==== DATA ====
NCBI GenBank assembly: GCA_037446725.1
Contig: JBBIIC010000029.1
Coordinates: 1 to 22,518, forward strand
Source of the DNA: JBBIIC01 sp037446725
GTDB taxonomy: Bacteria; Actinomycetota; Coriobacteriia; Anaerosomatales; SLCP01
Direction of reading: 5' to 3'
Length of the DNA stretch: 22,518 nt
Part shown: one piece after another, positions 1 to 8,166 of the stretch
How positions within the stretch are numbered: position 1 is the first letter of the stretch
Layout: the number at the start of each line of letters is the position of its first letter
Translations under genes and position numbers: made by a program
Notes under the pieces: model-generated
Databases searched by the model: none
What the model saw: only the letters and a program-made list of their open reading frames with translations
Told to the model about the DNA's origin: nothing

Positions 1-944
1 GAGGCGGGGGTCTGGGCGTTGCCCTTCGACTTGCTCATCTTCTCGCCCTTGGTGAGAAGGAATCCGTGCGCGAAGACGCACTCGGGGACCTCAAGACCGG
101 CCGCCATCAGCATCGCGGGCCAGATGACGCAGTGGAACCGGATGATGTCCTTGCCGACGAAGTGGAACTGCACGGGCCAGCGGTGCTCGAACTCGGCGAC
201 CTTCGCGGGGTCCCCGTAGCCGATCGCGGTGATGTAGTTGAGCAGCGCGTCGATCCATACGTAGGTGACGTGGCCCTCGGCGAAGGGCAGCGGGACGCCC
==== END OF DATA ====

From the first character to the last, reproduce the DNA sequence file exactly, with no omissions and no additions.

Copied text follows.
NCBI GenBank assembly: GCA_037446725.1
Contig: JBBIIC010000029.1
Coordinates: 1 to 22,518, forward strand
Source of the DNA: JBBIIC01 sp037446725
GTDB taxonomy: Bacteria; Actinomycetota; Coriobacteriia; Anaerosomatales; SLCP01
Direction of reading: 5' to 3'
Length of the DNA stretch: 22,518 nt
Part shown: one piece after another, positions 1 to 8,166 of the stretch
How positions within the stretch are numbered: position 1 is the first letter of the stretch
Layout: the number at the start of each line of letters is the position of its first letter
Translations under genes and position numbers: made by a program
Notes under the pieces: model-generated
Databases searched by the model: none
What the model saw: only the letters and a program-made list of their open reading frames with translations
Told to the model about the DNA's origin: nothing

Positions 1-944
1 GAGGCGGGGGTCTGGGCGTTGCCCTTCGACTTGCTCATCTTCTCGCCCTTGGTGAGAAGGAATCCGTGCGCGAAGACGCACTCGGGGACCTCAAGACCGG
101 CCGCCATCAGCATCGCGGGCCAGATGACGCAGTGGAACCGGATGATGTCCTTGCCGACGAAGTGGAACTGCACGGGCCAGCGGTGCTCGAACTCGGCGAC
201 CTTCGCGGGGTCCCCGTAGCCGATCGCGGTGATGTAGTTGAGCAGCGCGTCGATCCATACGTAGGTGACGTGGCCCTCGGCGAAGGGCAGCGGGACGCCC